So where does gaming sit within this history of popular culture? We tend to talk about it, and I will be doing so too in this book, as a bit of a monolith, as gaming culture. But gaming and games are spread out across activities and people and concepts; an anti-entropic climb from children playing make-believe, to family boardgames, to sports, to gambling to the people who call themselves ‘gamers’ and play with esoteric, highly organized rulesets.
Even non-games are called games, because they have something fundamental in common: there is the Tarot, with its cards and rules; there is politics or street crime, with their levels and layers and fronting; and there is Hip-Hop, with playful unrealities, avatars and contests of skill. But what is it that binds these all together, that binds them to some of the earliest conceptions of what makes a game a game, rather than just a pastime? I would say that it is the sense of there being another world, a game-world, in which all this takes place in.
Even when it is so close to reality as to be indistinguishable, for a person to conceptualise that they are playing a game they have to believe that the rules are in some way different to those of reality. The purest game worlds are those which are truly separate, where although we can win or lose we do not bring our win or our loss outside, only the memory of it – the experience of which can teach us important lessons about victory and defeat in the real world, as well as strategy and forward thinking and so on. We can also take with us the emotions – the joy of victory and the sadness of defeat, and the skills and sometimes the spoils of the game.
There is often a snobbery, with (often older) games like chess being considered ‘better’ and ‘purer’ than other games. There have always been crazes and fashions in gaming, and games that have been considered dangerous to mind or spirit, addictions that have destroyed lives as surely as there have been escape routes that have saved them. Even as games were being theorised as teaching tools they were also being theorised as dangerous illusions. Unrealities that simulate reality, that can easily confuse and ensnare the weak minded.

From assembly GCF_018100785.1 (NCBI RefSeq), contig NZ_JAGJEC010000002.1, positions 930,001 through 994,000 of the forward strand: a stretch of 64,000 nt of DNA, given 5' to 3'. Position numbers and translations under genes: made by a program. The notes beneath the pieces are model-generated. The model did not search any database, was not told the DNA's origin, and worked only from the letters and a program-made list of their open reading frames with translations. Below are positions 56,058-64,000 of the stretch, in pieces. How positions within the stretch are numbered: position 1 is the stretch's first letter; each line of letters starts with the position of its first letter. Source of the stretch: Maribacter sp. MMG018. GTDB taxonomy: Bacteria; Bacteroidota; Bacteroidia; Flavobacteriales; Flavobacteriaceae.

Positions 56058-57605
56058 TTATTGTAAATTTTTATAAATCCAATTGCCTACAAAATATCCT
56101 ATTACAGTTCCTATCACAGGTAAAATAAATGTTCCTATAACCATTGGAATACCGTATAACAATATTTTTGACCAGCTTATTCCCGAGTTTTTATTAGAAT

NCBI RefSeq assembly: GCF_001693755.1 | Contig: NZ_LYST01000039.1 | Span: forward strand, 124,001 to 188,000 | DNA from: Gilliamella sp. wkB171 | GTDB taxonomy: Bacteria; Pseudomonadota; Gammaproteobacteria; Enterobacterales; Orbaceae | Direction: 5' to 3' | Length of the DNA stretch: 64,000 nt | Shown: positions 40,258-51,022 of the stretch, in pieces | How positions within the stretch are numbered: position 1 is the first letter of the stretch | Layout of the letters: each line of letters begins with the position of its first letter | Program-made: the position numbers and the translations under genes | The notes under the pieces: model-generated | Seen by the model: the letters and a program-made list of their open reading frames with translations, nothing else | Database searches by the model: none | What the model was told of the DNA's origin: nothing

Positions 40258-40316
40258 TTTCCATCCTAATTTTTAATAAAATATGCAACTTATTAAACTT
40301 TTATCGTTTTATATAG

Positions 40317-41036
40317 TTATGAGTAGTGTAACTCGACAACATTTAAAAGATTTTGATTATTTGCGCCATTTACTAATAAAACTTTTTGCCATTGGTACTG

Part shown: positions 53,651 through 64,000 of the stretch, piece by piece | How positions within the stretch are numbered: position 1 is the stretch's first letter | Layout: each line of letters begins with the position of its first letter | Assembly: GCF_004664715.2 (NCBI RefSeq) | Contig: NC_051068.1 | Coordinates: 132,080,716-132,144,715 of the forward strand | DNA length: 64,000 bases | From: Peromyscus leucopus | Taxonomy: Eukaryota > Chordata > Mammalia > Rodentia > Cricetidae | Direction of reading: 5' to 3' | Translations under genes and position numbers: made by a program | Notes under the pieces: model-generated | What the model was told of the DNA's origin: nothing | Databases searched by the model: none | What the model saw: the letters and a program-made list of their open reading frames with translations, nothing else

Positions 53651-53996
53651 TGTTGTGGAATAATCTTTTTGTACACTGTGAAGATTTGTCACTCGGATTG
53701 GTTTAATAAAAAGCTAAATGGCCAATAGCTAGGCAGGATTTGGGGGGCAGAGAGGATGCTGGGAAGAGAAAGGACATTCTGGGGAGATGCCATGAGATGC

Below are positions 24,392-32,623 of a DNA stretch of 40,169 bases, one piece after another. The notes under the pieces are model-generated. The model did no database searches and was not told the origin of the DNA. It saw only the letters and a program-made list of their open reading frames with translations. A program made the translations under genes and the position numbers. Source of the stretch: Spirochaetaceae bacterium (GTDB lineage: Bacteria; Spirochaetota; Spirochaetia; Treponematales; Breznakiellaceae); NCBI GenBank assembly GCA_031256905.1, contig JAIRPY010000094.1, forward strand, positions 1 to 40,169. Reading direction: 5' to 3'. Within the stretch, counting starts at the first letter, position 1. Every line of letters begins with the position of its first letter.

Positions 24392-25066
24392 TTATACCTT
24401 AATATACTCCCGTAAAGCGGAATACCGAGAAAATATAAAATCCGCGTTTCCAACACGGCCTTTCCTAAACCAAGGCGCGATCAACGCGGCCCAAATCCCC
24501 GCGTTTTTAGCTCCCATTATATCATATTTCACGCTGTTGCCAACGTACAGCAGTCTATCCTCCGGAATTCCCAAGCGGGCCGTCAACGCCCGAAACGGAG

And eventually the two worlds under our microscope interact. Like any art form with any representational expression games of all forms have attempted to depict the mad and the unwell and to place them within the framework of a larger understanding; be that of war, or crime or the entirety of life as we experience it depending on the game's theme and scope. This is exactly as you should expect, and as a primarily popular form those depictions have tended to follow the patterns laid down in the rest of popular culture, which makes popular culture a good place to start looking for an overview of mental illness tropes.
Tropes, memes and other ways of streamlining the processing and re-presentation of meaning develop over time; spinning out of complex ideas and eventually coming to stand for those ideas. This is not an essentially deleterious process, as it can allow for something to stand for more than it is, so that a single idea can carry layers of meaning accreted through history or encoded at the time of its first usage. However, it can also allow for lazy, construction-kit storytelling, where each piece is fitted together because it works to do so, but without examining the inner workings of the pieces. It can also allow for lazy, prejudiced thinking, because what is a prejudice other than a trope; a black-box that short-circuits a mental flowchart snapping through to make decision making less burdensome.
Madness is sometimes used as a shorthand – both in popular language and in terms of the moral structure of games – for deviancy or sub-humanness or necessary death. Sometimes games give you moral choices about how you deal with the mad (Bioware etc.), sometimes a moral choice is displayed, but given to the character and played out in cut-scene (so you might finish the boss fight but rather than a death animation the character is shown wrestling with, or giving, mercy – or allowing the mad boss to kill themselves, or at least be the agent of their own death so avoiding ultimate responsibility for their death in true Disney villain style), and sometimes the need for death is given a moral imperative – either by the protagonist ‘I’m putting you down’, the antagonist ‘please stop the voices!’ or the situation - where the mad character will not stop attacking until they die, even if they don’t intend harm.
How do popular ideas of madness integrate themselves into the structures of games, and is this different fundamentally, or merely texturally, to the rest of popular culture and representational mediums? How do games deal with the issues unique to gaming? Should gamers, both players and designers, have any specific cause to be more heavily invested or understanding of these issues? These are questions that I hope to answer over the course of this book.